Near Record Warmth Fuels Severe Threat Tonight

Temperatures will soar into the mid 70s this afternoon with more sun than clouds. Today’s record high temperature is 72°, set in 1930. The all-time record high temperature in Cincinnati for February is 76°, set on February 10, 1932.

As of 11am, temperatures are already in the upper 60s and lower 70s:

feb24-blog-11amtemps

For February standards, the dewpoint is very high at 55° as of 11am:

feb24-blog-11amdewpoints2

For perspective, the average February dewpoint in Cincinnati is 24°, and the record highest dewpoint in Cincinnati.

As of 11:30am, the entire Tri-State is in an ENHANCED risk for severe thunderstorms through tonight:

feb24-blog-spc

This threat will be maximized this evening. More sun than clouds will lead to temperatures rising into the 70s as instability grows:

feb24-blog-1015amclouds

Plan for a mix of sun and clouds this afternoon before isolated showers and storms begin developing between 4pm and 6pm. Wind speeds will increase this afternoon (sustained between 15 and 25mph by 5pm):

feb24-blog-afternoon

Rain and storms will increase in coverage and intensity this evening as a cold front nears:

feb24-blog-evening

Rain and storms will push east of the Tri-State between 12am and 3am. Notice temperatures will fall through the 60s and 50s this evening and then through the 50s, 40s, and into the 30s late tonight:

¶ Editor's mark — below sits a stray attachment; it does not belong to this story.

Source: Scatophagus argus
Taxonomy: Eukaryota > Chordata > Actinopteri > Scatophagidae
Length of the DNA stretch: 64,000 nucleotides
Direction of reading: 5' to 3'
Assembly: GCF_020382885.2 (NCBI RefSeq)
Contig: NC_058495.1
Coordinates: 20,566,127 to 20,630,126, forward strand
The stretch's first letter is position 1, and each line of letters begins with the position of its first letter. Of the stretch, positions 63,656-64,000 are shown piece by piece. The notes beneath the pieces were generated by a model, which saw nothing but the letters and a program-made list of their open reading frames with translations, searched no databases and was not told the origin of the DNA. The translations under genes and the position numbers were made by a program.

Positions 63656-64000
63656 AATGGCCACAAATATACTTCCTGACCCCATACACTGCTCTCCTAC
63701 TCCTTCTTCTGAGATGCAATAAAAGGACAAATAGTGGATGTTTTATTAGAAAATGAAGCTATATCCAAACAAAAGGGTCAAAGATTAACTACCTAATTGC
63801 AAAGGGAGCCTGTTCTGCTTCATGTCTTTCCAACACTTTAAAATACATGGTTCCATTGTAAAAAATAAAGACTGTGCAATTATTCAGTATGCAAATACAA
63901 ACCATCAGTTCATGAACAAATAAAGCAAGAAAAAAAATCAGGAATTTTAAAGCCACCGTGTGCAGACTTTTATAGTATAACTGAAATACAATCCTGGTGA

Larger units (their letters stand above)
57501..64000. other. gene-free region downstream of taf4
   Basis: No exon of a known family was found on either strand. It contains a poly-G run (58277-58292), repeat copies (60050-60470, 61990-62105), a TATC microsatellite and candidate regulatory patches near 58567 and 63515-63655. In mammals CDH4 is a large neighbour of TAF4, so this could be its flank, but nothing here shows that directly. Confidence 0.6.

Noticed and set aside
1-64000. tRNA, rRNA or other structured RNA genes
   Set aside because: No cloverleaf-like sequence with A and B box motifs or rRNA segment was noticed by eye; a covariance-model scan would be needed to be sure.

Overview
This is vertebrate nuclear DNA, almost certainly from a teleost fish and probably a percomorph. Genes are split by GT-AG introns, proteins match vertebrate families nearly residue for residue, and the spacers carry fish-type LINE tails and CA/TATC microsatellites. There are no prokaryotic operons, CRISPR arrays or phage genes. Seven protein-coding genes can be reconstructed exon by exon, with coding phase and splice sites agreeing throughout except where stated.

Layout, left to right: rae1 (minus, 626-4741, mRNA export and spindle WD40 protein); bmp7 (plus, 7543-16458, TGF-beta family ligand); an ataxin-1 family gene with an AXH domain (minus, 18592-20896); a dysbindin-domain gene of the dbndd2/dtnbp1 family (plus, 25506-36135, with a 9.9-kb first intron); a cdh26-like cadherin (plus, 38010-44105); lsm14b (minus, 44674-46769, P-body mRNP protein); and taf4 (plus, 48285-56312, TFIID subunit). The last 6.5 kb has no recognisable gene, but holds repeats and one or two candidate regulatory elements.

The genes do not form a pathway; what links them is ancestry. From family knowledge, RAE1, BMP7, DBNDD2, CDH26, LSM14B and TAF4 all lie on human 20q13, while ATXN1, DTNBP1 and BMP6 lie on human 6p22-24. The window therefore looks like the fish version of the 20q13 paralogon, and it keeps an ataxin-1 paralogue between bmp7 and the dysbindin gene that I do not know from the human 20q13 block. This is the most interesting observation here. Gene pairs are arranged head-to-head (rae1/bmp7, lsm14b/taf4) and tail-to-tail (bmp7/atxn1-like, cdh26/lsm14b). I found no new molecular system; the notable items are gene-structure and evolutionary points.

feb24-blog-overnight

Over the last few days, I’ve been posting a impact graphic for Friday’s severe threat. Now that it’s Friday, I’ll break the threats down by period, starting with late this afternoon:

feb24-blog-impacts1

This is a minimal severe weather impact, but this evening’s severe threat will be much higher with damaging straight-line wind being the main concern (and tornado and large hail being secondary threats):

feb24-blog-impacts2

The threat for severe storms will end and be focused east of Cincinnati in the early overnight:

feb24-blog-impacts3

Since 1995 (when the National Weather Service in Wilmington opened), the record for the greatest number of warnings in the Tri-State during a single February is 12 (set in 2002). There are an average of 3 Severe Thunderstorm Warnings issued in the Tri-State each February.

So what might the radar look like? Guidance is still messy, so I encourage you to follow the overall trend in these graphics. Here is what high-resolution guidance suggests the radar might look like at 4pm today:

feb24-blog-4pmradar

Basically, storms are starting to develop along/north/west of I-71, but the coverage is limited. The main event comes this evening. Let’s fast forward to 7pm:

feb24-blog-7pmradar

Storms are increasing in intensity and coverage. Other guidance suggests two lines of storms forming near and west of the Tri-State. Let’s go to 10pm:

feb24-blog-10pmradar

Lines of showers and storms are sweeping into and through the Tri-State late in the evening. Some storms may be strong or severe at this time. Let’s fast forward to 1am Saturday:

feb24-blog-1amsaturday

Rain and storms are moving through southwestern Ohio and northern Kentucky. Strong and severe storms are still a possibility at this time, but the overall threat is diminishing.

Have a way to get watch and warning information today and tonight. Do not think because the sun sets tonight that the threat for severe weather is dropping. 

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